Mary tracks down the Unsanity Collective and takes up Master Wyze’s offer to use his mind, thus transforming herself into Miracle Molly.
In the present, Matsuda pleads with Miracle Molly, telling her that she’s his wife and has been missing for a year. She fights Matsuda off, telling him that Mary is gone. The Unsanity Collective steals what they came for, and Miracle Molly leaves her old life behind… for good.
Analysis: Batman Secret Files: Miracle Molly #1 is the origin story that we didn’t know we needed, and it’s absolutely beautiful. The art, penciled by Dani Strip and colored by Lee Loughridge, carries a neo-noir, sci-fi edge to it. It’s not too unlike a bleak, futuristic outlook seen in the likes of Blade Runner or in the pages of Judge Dredd. Gotham feels dirty, alien, and cold. The cityscape feels massive and resonates with the theme of Miracle Molly having to lose herself as Mary Kowalski before she can be fully reborn.
This story is heartfelt, haunting, and poetic. It really captures the feeling of hopelessness and being eaten alive by everyone and everything around us. At every turn, Mary is being told what she likes, what she doesn’t like, what’s good for her, and what her next move can be. No one, neither even her husband nor her mother, is there for her. The death of Mary Kowalski is truly the death by a thousand cuts as the creative team takes us through day after day of this demeaning and belittling routine.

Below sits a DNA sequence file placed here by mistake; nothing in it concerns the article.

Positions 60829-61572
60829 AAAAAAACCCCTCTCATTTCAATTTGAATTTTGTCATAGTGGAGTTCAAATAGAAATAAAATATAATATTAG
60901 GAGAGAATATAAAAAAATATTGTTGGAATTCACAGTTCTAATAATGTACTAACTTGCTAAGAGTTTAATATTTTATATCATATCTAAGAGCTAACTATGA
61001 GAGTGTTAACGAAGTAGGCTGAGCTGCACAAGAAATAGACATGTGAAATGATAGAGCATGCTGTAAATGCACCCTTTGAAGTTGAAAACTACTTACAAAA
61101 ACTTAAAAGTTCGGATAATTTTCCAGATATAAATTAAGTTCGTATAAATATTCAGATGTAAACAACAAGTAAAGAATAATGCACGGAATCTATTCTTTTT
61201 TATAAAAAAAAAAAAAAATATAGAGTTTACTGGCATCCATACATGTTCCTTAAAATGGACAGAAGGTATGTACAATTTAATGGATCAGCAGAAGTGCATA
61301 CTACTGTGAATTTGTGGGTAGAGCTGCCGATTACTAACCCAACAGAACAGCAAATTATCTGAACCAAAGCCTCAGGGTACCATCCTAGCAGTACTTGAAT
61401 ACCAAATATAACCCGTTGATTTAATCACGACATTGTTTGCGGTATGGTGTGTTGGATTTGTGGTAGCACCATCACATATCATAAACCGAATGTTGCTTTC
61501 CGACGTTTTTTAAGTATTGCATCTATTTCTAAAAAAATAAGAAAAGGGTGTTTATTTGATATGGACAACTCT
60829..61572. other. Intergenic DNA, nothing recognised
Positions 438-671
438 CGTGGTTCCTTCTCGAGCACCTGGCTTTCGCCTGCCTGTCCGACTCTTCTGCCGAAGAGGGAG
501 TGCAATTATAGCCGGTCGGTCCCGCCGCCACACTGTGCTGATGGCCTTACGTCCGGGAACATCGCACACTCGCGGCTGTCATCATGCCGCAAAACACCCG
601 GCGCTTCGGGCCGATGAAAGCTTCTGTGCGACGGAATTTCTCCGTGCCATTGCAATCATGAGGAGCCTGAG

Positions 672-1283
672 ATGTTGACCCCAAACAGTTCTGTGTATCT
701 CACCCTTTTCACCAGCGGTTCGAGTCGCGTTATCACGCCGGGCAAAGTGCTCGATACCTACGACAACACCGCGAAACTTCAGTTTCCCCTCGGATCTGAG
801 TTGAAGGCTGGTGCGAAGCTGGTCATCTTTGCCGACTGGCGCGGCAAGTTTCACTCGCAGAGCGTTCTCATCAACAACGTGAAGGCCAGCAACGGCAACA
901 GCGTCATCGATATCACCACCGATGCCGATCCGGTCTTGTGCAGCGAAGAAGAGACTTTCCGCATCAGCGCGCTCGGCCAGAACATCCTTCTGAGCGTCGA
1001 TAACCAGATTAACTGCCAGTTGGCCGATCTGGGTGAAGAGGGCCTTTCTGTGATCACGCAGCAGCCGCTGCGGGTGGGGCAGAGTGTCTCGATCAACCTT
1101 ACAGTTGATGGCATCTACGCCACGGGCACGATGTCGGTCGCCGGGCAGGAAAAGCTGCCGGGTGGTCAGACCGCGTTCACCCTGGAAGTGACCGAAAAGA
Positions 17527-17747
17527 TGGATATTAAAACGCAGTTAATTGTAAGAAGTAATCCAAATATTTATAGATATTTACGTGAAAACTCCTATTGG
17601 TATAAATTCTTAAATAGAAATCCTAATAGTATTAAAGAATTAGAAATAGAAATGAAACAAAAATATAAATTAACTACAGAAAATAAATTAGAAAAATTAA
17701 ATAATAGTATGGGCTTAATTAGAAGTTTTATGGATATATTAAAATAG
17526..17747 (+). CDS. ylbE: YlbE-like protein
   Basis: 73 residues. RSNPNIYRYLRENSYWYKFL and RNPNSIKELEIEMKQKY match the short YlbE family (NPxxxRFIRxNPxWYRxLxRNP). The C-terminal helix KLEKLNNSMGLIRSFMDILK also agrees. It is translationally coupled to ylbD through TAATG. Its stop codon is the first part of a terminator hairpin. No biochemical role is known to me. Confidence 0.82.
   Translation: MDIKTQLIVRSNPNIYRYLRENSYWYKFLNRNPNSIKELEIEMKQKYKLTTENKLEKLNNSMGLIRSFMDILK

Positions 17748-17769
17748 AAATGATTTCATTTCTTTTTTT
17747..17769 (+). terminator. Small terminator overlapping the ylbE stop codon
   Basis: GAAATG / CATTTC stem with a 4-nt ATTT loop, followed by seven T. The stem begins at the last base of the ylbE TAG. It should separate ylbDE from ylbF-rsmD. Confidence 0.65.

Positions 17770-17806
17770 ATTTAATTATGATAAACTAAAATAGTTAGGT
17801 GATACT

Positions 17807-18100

The lack of passion on Mary’s face throughout is arguably the most haunting feature of all, especially during her most intimate moments when she’s lying in bed as Matsuda makes love to her limp body. Life seeps away with every dawn, which is what ultimately sells the idea of how a person can become someone like Miracle Molly and join an organization like the Unsanity Collective. When the Unsanity Collective was first introduced in Batman #106, the concept seemed far-fetched and lacking in context. In this Batman Secret Files issue, writer James Tynion and Dani Strip do a fantastic job, finally, selling readers on the importance of the Unsanity Collective and why it exists.
The endpoint is, there’s real pain and sorrow in Miracle Molly’s story, and it’s one many of us can probably identify with. It’s in the silence. It’s in the incredible, unique paneling from Dani Strips. It’s in the muted, dreary colors from Lee Loughridge. And it resonates. Truly.
As a side note, the design of Mary Kowalski when she’s at work seems oddly reminiscent of Michelle Pfeiffer’s turn as Selina Kyle in Batman Returns. That might be me projecting, as Mary’s final moments with her boss are similarly reminiscent of Selina’s final moments in the film before her transformation into Catwoman, or it could be intentional. Either way, both of these stories echo but also stand on their own as haunting reflections of the way women are sometimes treated in society.
Editor’s Note: DC Comics provided TBU with a copy of this comic for review purposes. You can find this comic digitally and help support TBU in the process by purchasing this issue either through Comixology or Amazon.